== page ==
3. Fill to the 4oz line, you go under customers will be mad, you go over Int’l Brew Fest will be mad
Once we’d gotten the instructions we filed in, signed paperwork, got our non-drinking wristband and our station assignments. I was assigned to booth number 12 so I was over in the Northwest corner of the park block hosting the event. I walked up and the first shifter was eager to tell me how lucky I was and how great the beer that I got to pour was. He made sure to point out that when he got his volunteer tickets he’d be back for some tastes -- which he was.

I was pouring two different beers both Belgium's from the same distributor (Shelton Brothers) and both cost three tickets -- or around $3.00 for each 4 ounce pour. The first one was Geants Goliath Tripel. I was saying “trip-pell” but as one customer pointed out, with his nose in the air, it’s “tri-pull.” After researching on the world wide web -- it sounds like most people, even those in Belgium -- say “triple.” Feel free to let me know if you know something I don’t and if you know that snobby guy -- please laugh at him.

Anyway, that Goliath (said Gouyasse in the local dialect) is a 9.0% ABV with a low number of International Bitterness Units at 25. I only managed a small taste at the beginning of my shift, thanks random guy who let me borrow your tasting glass -- my only criticism of the volunteer shift* -- but through that taste and a few other comments I’d recommend this beer. It has some hints of citrus, is very smooth and would be very kind to a newbie beer taster’s palate. You can taste the hops and plenty of malt, because that’s all that’s used with this beer, no sugars are added. This means that the longer the beer sits -- the drier it will get because the malt starts to do it’s work -- but if it’s a newer batch it will be sweeter.

My other beer wasn’t that different when compared side to side. It was De Proef K-O. This one a Belgium Blonde Ale. It’s name is really there because it can knock you on your behind if you aren’t careful. It’s sweet and light and crisp and 10% ABV. You like the label? It was something that was found in our area up at Pike Place Market. It came from a defunct apple orchard but was revamped into what you see. K-O also is on the low end of the IBU scale coming in at 25 as well.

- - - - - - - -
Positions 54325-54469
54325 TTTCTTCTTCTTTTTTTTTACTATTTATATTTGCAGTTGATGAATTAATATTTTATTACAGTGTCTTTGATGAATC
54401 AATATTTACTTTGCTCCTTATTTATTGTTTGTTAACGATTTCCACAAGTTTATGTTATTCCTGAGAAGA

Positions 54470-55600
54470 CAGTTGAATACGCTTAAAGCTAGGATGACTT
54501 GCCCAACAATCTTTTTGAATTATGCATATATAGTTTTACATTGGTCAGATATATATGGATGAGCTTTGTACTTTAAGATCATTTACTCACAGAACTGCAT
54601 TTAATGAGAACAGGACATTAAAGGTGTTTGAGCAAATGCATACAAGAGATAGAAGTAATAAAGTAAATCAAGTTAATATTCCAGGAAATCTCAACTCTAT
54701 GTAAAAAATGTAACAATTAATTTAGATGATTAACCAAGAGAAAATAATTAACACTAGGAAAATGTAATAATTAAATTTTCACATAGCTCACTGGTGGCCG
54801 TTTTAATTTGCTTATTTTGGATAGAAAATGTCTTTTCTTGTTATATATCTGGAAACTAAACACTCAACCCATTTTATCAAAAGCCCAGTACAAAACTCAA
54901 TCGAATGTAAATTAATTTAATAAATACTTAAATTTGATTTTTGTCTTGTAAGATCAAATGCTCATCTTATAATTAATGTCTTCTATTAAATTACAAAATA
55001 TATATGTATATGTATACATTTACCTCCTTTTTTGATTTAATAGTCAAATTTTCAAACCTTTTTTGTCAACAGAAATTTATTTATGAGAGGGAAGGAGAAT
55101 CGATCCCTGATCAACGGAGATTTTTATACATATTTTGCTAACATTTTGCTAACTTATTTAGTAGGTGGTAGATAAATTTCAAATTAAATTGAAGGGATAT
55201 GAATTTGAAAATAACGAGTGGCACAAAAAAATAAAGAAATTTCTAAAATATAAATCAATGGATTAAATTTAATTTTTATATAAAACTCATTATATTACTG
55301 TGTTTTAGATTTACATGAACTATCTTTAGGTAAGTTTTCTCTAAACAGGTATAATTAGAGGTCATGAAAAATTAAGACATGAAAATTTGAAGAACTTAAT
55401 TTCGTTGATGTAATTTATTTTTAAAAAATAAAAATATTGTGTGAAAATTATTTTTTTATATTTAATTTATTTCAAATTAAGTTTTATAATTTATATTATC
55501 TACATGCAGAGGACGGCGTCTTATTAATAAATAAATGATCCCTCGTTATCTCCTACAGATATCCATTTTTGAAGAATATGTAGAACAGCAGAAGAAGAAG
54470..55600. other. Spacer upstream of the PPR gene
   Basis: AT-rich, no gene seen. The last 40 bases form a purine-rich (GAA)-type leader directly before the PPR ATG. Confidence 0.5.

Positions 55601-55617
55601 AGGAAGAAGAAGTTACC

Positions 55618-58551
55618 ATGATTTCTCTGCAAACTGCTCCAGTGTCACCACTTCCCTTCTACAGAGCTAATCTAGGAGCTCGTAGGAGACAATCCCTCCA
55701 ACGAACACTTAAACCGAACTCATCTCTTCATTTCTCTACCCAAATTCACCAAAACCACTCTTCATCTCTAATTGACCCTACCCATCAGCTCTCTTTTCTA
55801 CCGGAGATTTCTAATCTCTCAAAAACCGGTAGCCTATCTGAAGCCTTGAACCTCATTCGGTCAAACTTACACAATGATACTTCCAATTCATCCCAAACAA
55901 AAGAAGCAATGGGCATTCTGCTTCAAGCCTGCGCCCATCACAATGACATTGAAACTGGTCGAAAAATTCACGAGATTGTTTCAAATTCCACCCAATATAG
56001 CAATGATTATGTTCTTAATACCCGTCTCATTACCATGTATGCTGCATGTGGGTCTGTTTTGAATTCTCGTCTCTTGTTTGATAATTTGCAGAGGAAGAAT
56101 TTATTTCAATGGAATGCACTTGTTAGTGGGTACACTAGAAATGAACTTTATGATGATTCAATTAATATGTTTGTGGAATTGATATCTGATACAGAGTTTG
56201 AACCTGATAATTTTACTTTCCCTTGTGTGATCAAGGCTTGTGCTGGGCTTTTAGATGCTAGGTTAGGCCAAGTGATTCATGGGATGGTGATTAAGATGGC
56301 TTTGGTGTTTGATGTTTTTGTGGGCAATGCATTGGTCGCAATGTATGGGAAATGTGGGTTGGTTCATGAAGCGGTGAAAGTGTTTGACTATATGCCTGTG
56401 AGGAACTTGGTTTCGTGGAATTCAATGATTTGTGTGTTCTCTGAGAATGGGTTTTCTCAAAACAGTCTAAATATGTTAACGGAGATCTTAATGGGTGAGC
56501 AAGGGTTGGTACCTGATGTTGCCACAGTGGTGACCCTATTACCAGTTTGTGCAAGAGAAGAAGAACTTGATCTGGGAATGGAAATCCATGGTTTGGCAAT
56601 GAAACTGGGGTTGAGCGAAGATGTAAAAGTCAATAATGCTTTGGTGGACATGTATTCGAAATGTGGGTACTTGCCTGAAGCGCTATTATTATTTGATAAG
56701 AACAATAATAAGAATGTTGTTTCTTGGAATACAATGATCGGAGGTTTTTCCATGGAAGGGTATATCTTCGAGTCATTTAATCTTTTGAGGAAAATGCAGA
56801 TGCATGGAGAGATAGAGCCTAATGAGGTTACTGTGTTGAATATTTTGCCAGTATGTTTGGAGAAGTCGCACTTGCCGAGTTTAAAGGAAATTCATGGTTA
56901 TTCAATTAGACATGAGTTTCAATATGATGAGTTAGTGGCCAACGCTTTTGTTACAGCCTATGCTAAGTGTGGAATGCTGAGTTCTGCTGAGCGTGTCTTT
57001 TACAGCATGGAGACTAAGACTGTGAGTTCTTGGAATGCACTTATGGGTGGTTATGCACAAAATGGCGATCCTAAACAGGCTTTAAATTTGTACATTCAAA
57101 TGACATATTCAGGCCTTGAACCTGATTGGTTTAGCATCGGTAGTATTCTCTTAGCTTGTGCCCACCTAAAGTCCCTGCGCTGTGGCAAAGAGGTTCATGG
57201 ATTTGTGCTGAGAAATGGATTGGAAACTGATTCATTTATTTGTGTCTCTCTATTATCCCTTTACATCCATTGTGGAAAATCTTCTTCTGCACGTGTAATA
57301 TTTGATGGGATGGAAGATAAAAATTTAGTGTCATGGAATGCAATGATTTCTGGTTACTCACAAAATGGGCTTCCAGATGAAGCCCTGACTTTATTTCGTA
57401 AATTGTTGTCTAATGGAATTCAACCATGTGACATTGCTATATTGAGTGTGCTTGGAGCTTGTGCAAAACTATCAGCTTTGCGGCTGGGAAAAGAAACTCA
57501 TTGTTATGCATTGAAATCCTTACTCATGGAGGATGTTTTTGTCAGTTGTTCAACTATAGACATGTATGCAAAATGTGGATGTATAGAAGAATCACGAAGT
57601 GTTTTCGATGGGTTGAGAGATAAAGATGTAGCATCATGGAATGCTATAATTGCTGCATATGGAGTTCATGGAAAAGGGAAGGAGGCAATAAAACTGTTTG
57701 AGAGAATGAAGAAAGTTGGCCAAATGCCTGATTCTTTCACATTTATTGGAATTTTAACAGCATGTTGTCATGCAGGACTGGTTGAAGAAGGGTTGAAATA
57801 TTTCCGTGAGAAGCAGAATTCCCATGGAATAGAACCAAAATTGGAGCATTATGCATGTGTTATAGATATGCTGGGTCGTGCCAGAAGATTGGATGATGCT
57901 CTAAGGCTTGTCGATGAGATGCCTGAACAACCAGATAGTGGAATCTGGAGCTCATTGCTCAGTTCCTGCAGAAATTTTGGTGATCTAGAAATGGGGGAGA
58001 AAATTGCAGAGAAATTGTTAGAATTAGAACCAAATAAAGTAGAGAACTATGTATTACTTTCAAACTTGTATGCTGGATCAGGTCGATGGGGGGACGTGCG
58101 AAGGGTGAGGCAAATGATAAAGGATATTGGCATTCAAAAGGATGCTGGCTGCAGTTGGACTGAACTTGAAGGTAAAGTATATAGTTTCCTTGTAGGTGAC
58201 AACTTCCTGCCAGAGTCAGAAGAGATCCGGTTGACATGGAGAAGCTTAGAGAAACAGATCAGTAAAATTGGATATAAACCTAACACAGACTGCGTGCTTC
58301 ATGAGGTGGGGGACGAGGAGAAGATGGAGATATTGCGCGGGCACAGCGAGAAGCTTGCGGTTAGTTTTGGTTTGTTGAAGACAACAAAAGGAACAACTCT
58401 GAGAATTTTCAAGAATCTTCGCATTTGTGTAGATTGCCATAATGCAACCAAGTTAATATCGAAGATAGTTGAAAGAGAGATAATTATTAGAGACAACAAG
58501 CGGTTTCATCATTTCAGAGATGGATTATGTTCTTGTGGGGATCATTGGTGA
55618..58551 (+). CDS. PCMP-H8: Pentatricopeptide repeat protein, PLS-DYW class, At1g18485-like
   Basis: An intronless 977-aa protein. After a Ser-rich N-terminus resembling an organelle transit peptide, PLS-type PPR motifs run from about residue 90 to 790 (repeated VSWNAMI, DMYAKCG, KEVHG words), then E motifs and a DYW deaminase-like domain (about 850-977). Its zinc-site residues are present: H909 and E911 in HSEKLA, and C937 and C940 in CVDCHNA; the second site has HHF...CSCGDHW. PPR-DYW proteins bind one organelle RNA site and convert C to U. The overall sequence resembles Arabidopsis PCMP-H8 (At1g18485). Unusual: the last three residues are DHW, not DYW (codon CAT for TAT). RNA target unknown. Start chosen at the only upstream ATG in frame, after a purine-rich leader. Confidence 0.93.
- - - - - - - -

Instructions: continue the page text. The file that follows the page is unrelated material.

Once I had my beers it was time to pour, and I did, occasionally. The three ticket sale detoured many people but I had some regulars, a few I was able to persuade to try it (I feel a sales career coming on) and at the end of my shift before taps closed I had a number of people use up their tickets to try to get their drunk on with my high ABV beers.

Overall a very fun experience though if you do it I suggest trying to sign up with a friend. I chatted with the folks next to me and the customers but a friend would be fun. I also sadly didn’t plan and had too much going on during the weekend so I wasn’t able to go back and use the free tickets I earned for volunteering -- I hope the random couple on the street on Sunday afternoon had a taste for me though.

Fun Facts:
Did you know that Belgium is referred to as The City of Giants?

*For volunteering at the Fest we each got a free cup, T-shirt and 10 free tasting tickets -- but we didn’t get it until after our shift and we had no opportunity to taste the beer we were pouring before we started offering it up to people -- making it tough to answer people when they asked what it tasted like. My suggestion for improvement would be to offer tastings and/or more information about the beers to each volunteer.